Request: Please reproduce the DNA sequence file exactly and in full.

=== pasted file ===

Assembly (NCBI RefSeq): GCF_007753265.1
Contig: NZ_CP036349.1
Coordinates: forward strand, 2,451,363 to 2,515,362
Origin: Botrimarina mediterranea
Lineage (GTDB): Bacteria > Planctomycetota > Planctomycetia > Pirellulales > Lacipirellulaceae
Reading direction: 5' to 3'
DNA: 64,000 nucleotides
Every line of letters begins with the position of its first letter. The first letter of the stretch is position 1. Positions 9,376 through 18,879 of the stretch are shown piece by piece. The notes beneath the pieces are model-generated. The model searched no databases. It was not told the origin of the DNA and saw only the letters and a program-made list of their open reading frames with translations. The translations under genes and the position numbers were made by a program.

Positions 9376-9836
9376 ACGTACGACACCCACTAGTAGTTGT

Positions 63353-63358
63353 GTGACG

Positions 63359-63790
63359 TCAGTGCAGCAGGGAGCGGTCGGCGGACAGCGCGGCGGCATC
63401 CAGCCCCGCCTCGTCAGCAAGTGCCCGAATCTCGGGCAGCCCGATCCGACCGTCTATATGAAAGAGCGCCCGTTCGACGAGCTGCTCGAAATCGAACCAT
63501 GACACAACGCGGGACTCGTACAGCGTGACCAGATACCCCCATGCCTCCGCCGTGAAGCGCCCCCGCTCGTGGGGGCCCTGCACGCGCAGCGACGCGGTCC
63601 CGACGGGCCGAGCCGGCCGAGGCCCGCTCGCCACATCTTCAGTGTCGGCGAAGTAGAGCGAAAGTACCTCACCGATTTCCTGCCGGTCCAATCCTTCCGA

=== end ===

Assembly (NCBI RefSeq): GCF_007753265.1
Contig: NZ_CP036349.1
Coordinates: forward strand, 2,451,363 to 2,515,362
Origin: Botrimarina mediterranea
Lineage (GTDB): Bacteria > Planctomycetota > Planctomycetia > Pirellulales > Lacipirellulaceae
Reading direction: 5' to 3'
DNA: 64,000 nucleotides
Every line of letters begins with the position of its first letter. The first letter of the stretch is position 1. Positions 9,376 through 18,879 of the stretch are shown piece by piece. The notes beneath the pieces are model-generated. The model searched no databases. It was not told the origin of the DNA and saw only the letters and a program-made list of their open reading frames with translations. The translations under genes and the position numbers were made by a program.

Positions 9376-9836
9376 ACGTACGACACCCACTAGTAGTTGT

Positions 63353-63358
63353 GTGACG

Positions 63359-63790
63359 TCAGTGCAGCAGGGAGCGGTCGGCGGACAGCGCGGCGGCATC
63401 CAGCCCCGCCTCGTCAGCAAGTGCCCGAATCTCGGGCAGCCCGATCCGACCGTCTATATGAAAGAGCGCCCGTTCGACGAGCTGCTCGAAATCGAACCAT
63501 GACACAACGCGGGACTCGTACAGCGTGACCAGATACCCCCATGCCTCCGCCGTGAAGCGCCCCCGCTCGTGGGGGCCCTGCACGCGCAGCGACGCGGTCC
63601 CGACGGGCCGAGCCGGCCGAGGCCCGCTCGCCACATCTTCAGTGTCGGCGAAGTAGAGCGAAAGTACCTCACCGATTTCCTGCCGGTCCAATCCTTCCGA